By David Bennett, Senior Editor
Kentucky Sen. Chris Girdler (R-Somerset), on Feb. 6, filed a bill that would require government entities to conduct a study to determine what impact the sale of commercial products and services would have on the local community before the government could enter the retail market.
The legislation, known as Senate Bill 130, is an answer to a gas station opened by officials of Somerset last year. The station was opened to assist local residents, who for years have been gouged by high fuel prices, city officials asserted. Somerset City Council in the summer of 2014 approved an ordinance authorizing the city to sell regular (87 octane) gasoline.
In addition to the study, Senate Bill 130 also would require a public hearing on the proposed sale of a commercial product or service. It also requires governments to keep accounts for commercial products and services separate from all other government accounts or funds in order to preserve its integrity and promote transparency, should the local government continue its pursuit to compete with the private sector.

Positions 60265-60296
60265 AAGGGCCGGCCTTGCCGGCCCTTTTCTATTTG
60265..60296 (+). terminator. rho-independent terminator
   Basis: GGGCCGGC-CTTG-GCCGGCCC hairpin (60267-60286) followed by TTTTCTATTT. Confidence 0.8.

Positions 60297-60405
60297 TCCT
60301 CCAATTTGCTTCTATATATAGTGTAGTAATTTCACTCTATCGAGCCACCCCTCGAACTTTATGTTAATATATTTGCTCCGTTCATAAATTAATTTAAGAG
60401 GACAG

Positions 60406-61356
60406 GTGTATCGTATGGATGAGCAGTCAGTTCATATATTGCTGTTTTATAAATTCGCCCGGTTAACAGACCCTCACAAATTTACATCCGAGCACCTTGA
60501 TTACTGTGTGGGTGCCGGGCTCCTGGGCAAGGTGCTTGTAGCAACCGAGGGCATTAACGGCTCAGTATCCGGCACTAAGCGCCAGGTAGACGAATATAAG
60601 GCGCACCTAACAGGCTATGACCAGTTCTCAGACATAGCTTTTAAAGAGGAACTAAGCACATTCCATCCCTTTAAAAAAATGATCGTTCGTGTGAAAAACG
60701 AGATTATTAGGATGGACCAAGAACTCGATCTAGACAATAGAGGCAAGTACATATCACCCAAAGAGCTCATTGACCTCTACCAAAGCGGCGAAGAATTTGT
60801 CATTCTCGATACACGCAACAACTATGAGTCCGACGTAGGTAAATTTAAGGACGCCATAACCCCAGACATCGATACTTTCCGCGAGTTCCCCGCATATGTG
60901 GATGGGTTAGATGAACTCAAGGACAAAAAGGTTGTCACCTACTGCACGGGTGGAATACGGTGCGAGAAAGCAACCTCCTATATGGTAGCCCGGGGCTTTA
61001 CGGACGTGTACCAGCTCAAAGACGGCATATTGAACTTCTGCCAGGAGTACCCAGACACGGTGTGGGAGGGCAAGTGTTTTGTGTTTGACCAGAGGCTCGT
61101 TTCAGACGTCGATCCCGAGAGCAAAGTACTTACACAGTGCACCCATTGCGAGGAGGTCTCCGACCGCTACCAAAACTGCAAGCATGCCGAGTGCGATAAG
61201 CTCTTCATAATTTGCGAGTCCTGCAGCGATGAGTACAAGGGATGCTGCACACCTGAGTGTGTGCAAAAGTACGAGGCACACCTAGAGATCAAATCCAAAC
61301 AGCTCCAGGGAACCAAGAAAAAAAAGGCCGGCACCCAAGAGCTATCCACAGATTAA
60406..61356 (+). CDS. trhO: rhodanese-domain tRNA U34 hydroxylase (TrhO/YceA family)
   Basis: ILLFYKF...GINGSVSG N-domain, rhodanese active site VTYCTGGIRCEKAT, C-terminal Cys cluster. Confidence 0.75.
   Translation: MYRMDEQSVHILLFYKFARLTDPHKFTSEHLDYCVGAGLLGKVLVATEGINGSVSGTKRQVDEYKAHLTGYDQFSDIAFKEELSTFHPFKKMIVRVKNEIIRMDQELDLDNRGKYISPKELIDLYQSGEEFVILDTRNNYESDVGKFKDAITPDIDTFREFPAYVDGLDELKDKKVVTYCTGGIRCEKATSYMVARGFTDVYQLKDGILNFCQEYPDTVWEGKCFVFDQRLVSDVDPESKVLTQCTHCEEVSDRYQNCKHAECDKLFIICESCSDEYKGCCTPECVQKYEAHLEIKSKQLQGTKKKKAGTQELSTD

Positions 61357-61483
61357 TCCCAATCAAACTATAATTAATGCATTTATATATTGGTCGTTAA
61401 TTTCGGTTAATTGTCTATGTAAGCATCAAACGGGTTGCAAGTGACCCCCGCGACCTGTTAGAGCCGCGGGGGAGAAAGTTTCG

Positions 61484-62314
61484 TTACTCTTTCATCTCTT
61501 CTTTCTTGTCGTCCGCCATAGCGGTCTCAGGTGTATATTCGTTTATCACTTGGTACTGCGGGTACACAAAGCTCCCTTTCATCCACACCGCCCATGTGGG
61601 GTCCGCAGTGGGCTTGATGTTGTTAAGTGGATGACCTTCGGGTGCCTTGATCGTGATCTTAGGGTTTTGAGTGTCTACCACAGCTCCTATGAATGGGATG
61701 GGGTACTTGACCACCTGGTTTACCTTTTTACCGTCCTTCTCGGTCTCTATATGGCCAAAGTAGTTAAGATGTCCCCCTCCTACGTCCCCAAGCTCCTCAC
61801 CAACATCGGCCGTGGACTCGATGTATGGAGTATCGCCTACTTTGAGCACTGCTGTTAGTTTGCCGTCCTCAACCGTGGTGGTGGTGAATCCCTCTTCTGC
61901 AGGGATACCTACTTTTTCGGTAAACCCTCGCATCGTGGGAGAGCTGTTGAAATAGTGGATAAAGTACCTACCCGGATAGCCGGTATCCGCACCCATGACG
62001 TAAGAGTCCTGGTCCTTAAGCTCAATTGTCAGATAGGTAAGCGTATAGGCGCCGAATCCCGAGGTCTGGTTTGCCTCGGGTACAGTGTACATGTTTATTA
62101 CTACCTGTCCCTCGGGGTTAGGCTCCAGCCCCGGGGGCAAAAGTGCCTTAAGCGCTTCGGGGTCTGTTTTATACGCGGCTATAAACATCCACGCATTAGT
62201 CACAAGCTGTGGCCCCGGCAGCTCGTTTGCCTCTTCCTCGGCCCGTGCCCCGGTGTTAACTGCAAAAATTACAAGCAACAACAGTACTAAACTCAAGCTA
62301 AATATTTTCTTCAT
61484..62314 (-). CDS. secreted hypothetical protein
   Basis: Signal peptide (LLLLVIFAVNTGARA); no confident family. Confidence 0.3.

“Contrary to reports from the Commonwealth-Journal, I have never stated that it is my intent to ‘nix city gas sales,’ or ‘shut down Somerset’s retail gasoline station,” Girdler said.
Somerset is a popular Kentucky traveler town located on the northeastern edge of Lake Cumberland. For as long as most residents can remember, spiking fuel prices have been a sore subject, especially when tourists flock to the area every summer. Though the cost of fuel in surrounding towns seemed aligned with the market, gas prices always seemed artificially inflated in Somerset—often 20-30 cents per gallon higher, according to city officials.
After the gas station opened, local and national media have jumped on the story, especially since Somerset became one of the first municipalities in the country to sell gas under its own banner.
However, retailer and petroleum groups assert that the Somerset Fuel Center, located on Chappells Diary Road, has caused unnecessary pressure in the marketplace.
Girdler said the legislation doesn’t take a position, except to certify that the scales of free enterprise are balanced.
“The legislation I have filed is intended to level the playing field, so if a government entity chooses to compete in the retail marketplace, they follow the same tax obligations, bookkeeping requirements, and market pressures that taxpaying business owners encounter daily,” Girdler said.